Friday, June 27, 2008

Working at the ballpark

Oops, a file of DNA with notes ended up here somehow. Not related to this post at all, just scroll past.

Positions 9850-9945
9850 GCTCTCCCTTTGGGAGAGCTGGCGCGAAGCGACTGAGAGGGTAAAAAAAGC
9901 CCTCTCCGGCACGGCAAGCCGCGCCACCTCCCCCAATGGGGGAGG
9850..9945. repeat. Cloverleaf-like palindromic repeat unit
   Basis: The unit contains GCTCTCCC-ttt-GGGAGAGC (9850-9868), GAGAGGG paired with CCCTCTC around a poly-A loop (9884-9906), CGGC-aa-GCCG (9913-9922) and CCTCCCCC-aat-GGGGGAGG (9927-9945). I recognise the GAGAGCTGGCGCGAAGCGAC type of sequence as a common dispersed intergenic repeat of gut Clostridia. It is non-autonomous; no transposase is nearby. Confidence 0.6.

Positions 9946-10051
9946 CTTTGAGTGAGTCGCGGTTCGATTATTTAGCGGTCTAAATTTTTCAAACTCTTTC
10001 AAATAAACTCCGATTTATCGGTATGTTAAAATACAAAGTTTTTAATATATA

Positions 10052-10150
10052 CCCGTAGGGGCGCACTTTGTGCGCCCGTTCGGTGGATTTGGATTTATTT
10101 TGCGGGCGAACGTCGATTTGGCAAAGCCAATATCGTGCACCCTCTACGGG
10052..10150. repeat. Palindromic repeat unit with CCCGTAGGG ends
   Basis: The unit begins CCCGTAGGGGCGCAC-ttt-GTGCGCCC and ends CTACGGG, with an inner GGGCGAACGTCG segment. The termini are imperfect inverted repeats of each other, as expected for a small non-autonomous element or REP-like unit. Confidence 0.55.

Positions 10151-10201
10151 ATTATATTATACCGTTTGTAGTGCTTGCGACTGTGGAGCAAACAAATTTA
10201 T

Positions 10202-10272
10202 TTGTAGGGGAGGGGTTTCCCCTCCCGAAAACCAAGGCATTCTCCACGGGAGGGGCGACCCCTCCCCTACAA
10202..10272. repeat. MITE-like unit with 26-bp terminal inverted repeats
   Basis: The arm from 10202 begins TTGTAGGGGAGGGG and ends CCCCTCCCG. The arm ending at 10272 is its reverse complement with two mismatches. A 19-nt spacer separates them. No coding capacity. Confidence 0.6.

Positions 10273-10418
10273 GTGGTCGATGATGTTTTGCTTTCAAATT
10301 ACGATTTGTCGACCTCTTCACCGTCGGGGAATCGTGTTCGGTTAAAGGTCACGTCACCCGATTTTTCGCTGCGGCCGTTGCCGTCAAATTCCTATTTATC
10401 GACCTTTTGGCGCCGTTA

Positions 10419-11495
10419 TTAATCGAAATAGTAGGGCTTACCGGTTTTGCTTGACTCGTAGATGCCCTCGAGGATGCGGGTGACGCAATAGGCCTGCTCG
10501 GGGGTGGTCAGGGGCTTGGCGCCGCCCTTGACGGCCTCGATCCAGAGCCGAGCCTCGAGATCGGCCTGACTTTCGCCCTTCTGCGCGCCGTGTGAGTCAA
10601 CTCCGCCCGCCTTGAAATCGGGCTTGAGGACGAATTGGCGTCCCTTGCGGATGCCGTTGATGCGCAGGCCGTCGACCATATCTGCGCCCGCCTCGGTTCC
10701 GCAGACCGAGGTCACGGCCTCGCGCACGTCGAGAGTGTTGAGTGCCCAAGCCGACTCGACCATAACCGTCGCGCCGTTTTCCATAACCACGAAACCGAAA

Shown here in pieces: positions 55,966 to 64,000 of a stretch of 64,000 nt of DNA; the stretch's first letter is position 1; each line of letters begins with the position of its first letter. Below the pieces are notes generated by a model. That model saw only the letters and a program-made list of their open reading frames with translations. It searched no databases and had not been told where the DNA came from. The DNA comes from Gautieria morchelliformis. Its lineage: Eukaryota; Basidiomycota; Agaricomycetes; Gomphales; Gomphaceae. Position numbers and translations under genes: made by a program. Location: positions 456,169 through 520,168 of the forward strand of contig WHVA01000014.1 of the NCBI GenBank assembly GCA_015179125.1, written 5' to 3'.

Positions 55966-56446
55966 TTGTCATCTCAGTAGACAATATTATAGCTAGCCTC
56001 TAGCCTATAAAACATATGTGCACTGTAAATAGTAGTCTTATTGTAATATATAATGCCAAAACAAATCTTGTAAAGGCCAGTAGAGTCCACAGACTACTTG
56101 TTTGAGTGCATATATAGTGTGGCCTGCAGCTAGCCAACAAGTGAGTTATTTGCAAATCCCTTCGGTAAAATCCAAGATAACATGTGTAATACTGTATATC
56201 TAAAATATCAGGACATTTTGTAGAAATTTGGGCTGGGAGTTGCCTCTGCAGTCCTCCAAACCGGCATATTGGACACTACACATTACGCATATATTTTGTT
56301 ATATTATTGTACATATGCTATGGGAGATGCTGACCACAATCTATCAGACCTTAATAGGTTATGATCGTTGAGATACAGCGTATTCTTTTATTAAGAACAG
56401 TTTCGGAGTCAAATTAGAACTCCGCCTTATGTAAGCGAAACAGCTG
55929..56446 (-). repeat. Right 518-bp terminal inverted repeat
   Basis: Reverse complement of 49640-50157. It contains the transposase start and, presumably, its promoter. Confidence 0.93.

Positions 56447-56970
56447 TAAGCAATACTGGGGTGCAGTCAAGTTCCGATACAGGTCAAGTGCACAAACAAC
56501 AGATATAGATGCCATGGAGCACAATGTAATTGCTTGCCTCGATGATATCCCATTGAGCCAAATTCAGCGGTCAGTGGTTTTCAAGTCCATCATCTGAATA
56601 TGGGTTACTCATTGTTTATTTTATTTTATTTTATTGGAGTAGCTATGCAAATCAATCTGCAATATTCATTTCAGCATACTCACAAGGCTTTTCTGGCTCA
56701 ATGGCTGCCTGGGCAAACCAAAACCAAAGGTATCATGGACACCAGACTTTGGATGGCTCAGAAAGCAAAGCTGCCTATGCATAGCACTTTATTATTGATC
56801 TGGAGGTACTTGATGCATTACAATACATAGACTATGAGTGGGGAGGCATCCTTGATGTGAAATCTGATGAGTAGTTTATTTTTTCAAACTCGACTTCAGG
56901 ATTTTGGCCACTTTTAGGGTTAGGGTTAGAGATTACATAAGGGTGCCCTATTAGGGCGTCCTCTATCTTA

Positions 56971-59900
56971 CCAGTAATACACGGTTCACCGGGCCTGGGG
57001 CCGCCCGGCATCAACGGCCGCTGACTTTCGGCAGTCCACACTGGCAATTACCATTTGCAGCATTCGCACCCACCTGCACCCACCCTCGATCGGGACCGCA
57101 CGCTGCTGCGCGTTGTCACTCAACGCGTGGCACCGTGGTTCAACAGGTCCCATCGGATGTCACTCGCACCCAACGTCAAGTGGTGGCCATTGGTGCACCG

My husband just got back from a week in New York City, where he squeezed in 4 baseball games (he saw the grand-slam homer by Mariners pitcher Felix Hernandez), a tour of Yankee Stadium, a visit to the Mets hall of fame, and a trip to the site of the old Brooklyn Dodgers stadium. So it seemed appropriate to put our new book out on the shelves: Working at the Ballpark: the fascinating lives of baseball people - from peanut vendors and broadcasters to players and managers by Tom Jones. Jones did the ultimate baseball fan tour, traveling all over the country and speaking to people at dozens of different ballparks. The fifty interviews contained in this book drive home one message: people work at the ballpark because they truly love baseball. Whether they are major league baseball players or people with ordinary day jobs who moonlight at the stadium, they all reap the benefit of being closely involved with the national pasttime. In leafing through this book, it's fascinating to read about the supporting cast involved with a game: vendors, scalpers, batboys, media relations, scorekeepers, ushers, scouts, trainers, mascots, public-address announcers, sportswriters, travel arrangers, landscapers and camera operators. My favorite has to be Johnny Pesky, the 88-year-old "Instructor" for the Boston Red Sox. His job, from what I gather from his interview, is to be the reminder of Bosox history for the rest of the team. What better indication of the reverence people have towards baseball, than to pay someone to be a living legacy?

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